- You sound pretty stupid.
- YO AOC!
- I can’t stand her.
- White fragility, anyone?
- What about the 2nd Amendment?
- “Dog” implies there’s one kind of dog. What do an Alaskan malamute and a chihuahua have in common? They’re two different races. Trying to wipe out “difference” is just a subtle form of racism.
- Racist is racist.
- Racism is not relevant in the world of dogs. They’re all equally oppressed.
- I wouldn’t mind being as oppressed as Buddy. Free food, lays on the carpet all day, gets up to poop.
- Like the current POTUS.
- What I hate about bicycles, they’re fine if they had their own roads, but you get behind one, they don’t move over, they just poke along and you never know what to expect.
- I’m outta here.
After some consideration, I don’t think I want to try this.
Are you old enough to remember pop rocks? The candy that suddenly popped and fizzed in your mouth? It wasn’t around for very long, but it was an intriguing idea. You put something sweet in your mouth, and it went off and did its own thing. For me, that’s what poetry does.
We belong to an oral tradition poetry group that used to meet in a tightly-packed crowd in a private living room four or five times a year to spend about three hours (with a break) listening to each other share poetry from memory. That was the only rule: no reading, you must have taken it into your body and mind before sharing. Now some of us are meeting in the open air in a circle of benches adjacent to a lovely country church, and we’re doing it every two weeks. It’s soul food.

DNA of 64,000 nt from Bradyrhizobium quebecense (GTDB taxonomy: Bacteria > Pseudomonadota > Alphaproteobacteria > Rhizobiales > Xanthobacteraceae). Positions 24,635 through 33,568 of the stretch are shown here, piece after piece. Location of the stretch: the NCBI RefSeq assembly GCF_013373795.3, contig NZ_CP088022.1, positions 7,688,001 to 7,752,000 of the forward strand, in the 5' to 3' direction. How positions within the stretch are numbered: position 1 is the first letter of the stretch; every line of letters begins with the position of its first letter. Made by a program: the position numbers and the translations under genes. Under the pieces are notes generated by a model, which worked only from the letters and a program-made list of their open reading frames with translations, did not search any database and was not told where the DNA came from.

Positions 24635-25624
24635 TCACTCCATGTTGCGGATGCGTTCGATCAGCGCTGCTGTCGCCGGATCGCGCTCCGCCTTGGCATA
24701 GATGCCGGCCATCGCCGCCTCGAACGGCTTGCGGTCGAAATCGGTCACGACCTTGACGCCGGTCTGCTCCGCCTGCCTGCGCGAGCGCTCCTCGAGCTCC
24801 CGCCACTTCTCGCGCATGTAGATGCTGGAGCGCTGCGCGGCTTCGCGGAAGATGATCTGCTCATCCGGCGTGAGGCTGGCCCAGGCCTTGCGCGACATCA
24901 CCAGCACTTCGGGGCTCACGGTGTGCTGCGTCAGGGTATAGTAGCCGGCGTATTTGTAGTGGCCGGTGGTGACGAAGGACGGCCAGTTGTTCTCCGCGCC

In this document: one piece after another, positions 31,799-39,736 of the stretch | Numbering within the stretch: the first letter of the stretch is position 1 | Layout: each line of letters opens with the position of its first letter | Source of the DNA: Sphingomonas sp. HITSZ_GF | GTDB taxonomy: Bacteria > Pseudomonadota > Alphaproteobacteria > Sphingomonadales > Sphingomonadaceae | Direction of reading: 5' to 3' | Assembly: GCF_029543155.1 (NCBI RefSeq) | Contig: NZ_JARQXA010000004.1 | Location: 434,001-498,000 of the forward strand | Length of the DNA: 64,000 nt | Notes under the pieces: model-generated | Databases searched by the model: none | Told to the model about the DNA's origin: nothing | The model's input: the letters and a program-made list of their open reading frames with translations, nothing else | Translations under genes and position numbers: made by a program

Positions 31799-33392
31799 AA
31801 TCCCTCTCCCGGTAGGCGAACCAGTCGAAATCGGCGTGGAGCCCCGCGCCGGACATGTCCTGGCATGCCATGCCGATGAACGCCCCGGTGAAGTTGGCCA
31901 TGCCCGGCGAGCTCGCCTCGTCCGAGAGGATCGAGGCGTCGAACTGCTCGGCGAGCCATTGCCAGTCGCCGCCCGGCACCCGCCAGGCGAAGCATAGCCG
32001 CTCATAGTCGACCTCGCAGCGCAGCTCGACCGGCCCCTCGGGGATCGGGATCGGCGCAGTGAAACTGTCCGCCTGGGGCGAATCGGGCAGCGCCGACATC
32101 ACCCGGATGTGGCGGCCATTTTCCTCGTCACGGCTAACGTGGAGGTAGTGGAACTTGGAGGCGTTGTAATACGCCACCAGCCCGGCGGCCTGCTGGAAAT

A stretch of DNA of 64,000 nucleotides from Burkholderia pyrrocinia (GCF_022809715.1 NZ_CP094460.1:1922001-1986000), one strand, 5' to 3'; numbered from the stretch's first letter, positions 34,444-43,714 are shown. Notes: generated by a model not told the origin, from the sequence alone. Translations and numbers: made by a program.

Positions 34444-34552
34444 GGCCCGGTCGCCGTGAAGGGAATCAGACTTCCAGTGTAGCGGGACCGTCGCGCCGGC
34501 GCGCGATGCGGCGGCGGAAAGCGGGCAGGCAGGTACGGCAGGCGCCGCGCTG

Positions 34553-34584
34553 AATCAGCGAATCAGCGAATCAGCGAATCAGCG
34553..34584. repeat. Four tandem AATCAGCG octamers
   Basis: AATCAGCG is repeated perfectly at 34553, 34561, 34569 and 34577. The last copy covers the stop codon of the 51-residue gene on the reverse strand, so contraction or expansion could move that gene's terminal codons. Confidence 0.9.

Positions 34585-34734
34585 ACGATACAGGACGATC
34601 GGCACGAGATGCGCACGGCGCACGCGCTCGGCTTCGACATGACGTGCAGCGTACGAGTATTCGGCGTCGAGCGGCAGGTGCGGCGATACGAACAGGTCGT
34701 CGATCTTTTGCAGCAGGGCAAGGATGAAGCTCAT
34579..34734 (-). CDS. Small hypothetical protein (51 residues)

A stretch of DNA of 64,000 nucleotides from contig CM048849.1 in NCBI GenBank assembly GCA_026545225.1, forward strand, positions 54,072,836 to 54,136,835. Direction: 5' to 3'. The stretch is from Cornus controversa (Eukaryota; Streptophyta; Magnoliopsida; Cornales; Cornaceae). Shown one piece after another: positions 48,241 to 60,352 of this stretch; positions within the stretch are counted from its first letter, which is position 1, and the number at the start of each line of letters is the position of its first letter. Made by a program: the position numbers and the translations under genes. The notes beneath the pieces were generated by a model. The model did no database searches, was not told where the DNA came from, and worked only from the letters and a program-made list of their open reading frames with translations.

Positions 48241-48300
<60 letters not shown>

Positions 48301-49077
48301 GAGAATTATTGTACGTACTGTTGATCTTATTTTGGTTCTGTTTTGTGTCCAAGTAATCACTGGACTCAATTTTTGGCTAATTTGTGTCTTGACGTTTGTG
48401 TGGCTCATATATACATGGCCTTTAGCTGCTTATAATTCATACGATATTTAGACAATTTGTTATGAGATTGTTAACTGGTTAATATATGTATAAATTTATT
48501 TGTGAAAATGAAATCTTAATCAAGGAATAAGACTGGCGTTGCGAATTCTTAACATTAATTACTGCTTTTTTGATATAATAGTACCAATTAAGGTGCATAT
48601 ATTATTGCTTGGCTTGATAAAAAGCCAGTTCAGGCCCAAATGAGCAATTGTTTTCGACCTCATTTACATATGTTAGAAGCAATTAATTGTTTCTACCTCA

I know a lot of people think poetry’s not for them, but it makes a difference when it’s something you hear spoken from the heart, not find silent on a page. For one thing, it takes a little longer. It allows the time for popping and fizzing, and it’s also graced by the essential pheromones of each speaker. No, you’re not close enough to smell them, but that’s the effect.
Sometimes what’s spoken is something new to you, and that’s its own fizz. And sometimes it’s something nearly everyone already knows, and there’s that special whump when the first words land and you know what’s coming. When I hear “I went out to the hazel wood,” tears spring into my eyes, because I know where we’re going: “The silver apples of the moon, / The golden apples of the sun.” And the time it takes to get there is filled with the extra savor of those well-known words, spoken by someone who loves them enough to share.
Or this: “Turning and turning in the widening gyre / The falcon cannot hear the falconer; / Things fall apart; the centre cannot hold . . .” It is rushing and tumbling toward the time we are in now, and there is something both painful and comforting that it was seen so clearly a hundred and one years ago. Painful, because it feels true, and comforting, because we are still here to try to learn to see.
Nowadays it’s seen in live concerts when a singer hits the first notes of the crowd’s favorite: everybody erupts in a yell because they know what they’re about to hear, and they really want it. It must be baked into us from the times when we gathered around the fire to hear the bard sing. It creates an instant circle of high-amperage connection.
Today, hate is doing this. It’s good to remember that it’s not the only thing that does.
A weekly view of the world we
wake into every morning.
Books and Media by
Bishop & Fuller
AKEDAH: THE BINDING
a novel of promises broken or kept
a novel of blue-collar ghosts
a novel of puppets & renewal
50 Years in the Making
A Memoir of the Creative Life
35 Snapshots for the Stage
A Novel of Dystopian Optimism
From Inanna to Frankenstein